Continental Germanic mythology is a subtype of Germanic paganism as practiced in parts of Central Europe during the 6th to 8th centuries, a period of Christianization. It continued in the legends, and Middle High German epics of the Middle Ages. Traces of these stories, with the sacred elements largely removed, may be found throughout European folklore and fairy tales.
The mythologies of the following tribes are included in this category:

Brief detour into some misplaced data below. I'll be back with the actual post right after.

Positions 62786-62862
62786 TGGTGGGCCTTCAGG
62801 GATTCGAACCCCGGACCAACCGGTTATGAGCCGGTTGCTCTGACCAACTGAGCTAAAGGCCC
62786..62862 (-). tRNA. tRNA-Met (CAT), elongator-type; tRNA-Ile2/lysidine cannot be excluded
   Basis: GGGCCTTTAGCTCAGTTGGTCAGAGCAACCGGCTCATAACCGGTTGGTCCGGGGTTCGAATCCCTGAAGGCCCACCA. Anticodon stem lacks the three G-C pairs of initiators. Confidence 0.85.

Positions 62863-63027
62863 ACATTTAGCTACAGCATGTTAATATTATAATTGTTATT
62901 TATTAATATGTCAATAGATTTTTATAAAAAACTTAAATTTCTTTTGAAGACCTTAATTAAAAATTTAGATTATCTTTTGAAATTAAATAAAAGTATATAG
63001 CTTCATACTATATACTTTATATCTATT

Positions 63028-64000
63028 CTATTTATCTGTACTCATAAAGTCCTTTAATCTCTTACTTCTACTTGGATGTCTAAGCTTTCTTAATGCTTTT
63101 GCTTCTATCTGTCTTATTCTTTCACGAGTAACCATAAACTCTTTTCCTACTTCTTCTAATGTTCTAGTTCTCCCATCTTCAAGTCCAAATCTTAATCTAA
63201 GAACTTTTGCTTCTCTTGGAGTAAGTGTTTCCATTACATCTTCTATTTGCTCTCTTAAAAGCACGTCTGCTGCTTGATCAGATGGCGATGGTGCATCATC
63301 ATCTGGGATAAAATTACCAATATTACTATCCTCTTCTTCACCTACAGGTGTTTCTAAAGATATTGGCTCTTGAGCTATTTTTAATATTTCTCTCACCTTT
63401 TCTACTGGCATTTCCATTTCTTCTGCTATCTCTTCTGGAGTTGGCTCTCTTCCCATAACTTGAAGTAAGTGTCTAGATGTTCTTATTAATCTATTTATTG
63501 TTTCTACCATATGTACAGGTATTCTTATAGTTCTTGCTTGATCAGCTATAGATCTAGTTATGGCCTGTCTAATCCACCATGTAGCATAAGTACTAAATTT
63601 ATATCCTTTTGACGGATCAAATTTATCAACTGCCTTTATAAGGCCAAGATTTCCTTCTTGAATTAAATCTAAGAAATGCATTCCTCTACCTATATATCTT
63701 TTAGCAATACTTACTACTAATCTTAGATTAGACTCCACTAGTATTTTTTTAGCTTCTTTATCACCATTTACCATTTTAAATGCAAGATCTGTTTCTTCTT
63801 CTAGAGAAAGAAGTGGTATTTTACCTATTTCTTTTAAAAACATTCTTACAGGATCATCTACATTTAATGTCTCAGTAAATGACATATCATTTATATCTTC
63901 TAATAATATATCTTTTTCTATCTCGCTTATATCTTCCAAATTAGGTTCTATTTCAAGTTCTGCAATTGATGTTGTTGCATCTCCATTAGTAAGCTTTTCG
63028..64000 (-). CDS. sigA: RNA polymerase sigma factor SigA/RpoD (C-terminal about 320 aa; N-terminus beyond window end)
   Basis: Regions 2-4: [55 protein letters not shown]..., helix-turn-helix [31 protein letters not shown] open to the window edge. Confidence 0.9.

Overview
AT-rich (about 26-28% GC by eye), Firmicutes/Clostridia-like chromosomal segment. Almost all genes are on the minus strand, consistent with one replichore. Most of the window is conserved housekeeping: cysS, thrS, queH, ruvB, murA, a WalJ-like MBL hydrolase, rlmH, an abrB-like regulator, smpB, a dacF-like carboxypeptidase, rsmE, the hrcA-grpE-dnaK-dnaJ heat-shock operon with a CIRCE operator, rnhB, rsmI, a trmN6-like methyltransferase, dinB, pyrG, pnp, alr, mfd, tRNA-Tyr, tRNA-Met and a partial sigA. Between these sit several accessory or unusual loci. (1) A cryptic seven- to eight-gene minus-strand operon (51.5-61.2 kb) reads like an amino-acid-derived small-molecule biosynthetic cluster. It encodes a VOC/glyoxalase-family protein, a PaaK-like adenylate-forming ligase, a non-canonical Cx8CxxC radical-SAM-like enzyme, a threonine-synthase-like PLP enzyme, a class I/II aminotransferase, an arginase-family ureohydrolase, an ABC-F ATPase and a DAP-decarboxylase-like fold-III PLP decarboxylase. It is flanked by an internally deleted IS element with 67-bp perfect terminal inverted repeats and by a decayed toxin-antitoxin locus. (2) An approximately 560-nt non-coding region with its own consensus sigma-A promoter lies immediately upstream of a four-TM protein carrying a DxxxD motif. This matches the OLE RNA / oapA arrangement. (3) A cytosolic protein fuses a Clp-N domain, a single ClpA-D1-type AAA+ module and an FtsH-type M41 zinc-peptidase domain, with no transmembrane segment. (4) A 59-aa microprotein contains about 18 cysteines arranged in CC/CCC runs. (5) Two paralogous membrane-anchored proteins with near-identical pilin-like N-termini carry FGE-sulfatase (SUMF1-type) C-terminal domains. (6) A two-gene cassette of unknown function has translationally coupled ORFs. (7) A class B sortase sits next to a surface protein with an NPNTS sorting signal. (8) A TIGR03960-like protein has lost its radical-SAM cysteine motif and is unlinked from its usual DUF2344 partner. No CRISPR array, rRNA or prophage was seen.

Compared to North Germanic and, to a lesser extent, Anglo-Saxon mythology, examples of Continental Germanic paganism are extremely fragmentary. Besides a handful of brief Elder Futhark inscriptions the lone, genuinely pagan Continental Germanic documents are the short Old High German Merseburg Incantations. However, pagan mythological elements were preserved in later literature, notably in Middle High German epic poetry, but also in German, Swiss, and Dutch folklore.